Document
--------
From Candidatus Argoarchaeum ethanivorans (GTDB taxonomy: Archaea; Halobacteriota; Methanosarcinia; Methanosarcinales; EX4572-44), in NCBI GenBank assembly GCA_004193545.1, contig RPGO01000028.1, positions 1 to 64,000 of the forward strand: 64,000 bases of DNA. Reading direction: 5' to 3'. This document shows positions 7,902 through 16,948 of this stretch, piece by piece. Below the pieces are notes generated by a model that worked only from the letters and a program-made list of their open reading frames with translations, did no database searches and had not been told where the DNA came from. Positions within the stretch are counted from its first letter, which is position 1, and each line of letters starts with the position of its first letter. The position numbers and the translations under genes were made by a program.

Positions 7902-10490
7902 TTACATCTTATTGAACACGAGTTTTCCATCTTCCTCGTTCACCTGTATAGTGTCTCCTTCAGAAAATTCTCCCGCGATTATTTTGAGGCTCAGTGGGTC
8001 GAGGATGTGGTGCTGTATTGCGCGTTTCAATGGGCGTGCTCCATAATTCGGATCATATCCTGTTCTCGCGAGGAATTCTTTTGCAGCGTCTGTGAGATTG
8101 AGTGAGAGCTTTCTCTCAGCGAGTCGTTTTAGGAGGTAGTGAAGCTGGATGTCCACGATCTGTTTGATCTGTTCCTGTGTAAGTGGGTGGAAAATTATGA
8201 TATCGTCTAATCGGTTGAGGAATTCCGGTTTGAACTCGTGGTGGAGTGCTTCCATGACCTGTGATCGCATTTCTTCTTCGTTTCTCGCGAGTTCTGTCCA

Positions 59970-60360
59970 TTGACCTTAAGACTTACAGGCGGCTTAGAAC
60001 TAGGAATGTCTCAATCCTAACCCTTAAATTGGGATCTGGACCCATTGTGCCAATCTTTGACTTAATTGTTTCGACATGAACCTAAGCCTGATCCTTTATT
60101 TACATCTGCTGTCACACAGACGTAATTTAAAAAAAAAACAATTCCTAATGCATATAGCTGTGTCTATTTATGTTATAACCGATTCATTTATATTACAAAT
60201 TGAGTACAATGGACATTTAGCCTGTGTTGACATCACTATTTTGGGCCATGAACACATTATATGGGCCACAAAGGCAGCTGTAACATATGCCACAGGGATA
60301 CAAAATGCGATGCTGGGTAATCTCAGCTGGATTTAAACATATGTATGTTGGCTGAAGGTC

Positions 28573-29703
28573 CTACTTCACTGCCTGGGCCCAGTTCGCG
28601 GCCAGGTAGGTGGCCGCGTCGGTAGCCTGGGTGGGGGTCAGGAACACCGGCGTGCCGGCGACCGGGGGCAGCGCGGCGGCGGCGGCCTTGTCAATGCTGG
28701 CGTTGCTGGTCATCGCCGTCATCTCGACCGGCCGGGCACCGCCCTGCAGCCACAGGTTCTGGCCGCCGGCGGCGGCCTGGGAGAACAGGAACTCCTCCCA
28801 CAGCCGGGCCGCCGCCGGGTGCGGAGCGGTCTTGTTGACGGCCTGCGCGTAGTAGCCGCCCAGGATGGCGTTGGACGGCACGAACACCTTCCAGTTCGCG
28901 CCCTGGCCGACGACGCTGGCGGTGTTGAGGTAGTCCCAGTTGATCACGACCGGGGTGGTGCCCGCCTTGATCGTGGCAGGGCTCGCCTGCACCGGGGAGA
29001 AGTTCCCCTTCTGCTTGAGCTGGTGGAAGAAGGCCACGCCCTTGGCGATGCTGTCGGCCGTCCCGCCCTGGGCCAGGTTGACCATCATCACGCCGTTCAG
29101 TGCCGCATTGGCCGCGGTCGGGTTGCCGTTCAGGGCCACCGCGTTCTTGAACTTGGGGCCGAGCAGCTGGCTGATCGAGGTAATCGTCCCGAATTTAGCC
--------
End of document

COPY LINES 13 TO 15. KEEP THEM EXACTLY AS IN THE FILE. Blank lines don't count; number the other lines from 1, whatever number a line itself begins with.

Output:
Positions 28573-29703
28573 CTACTTCACTGCCTGGGCCCAGTTCGCG
28601 GCCAGGTAGGTGGCCGCGTCGGTAGCCTGGGTGGGGGTCAGGAACACCGGCGTGCCGGCGACCGGGGGCAGCGCGGCGGCGGCGGCCTTGTCAATGCTGG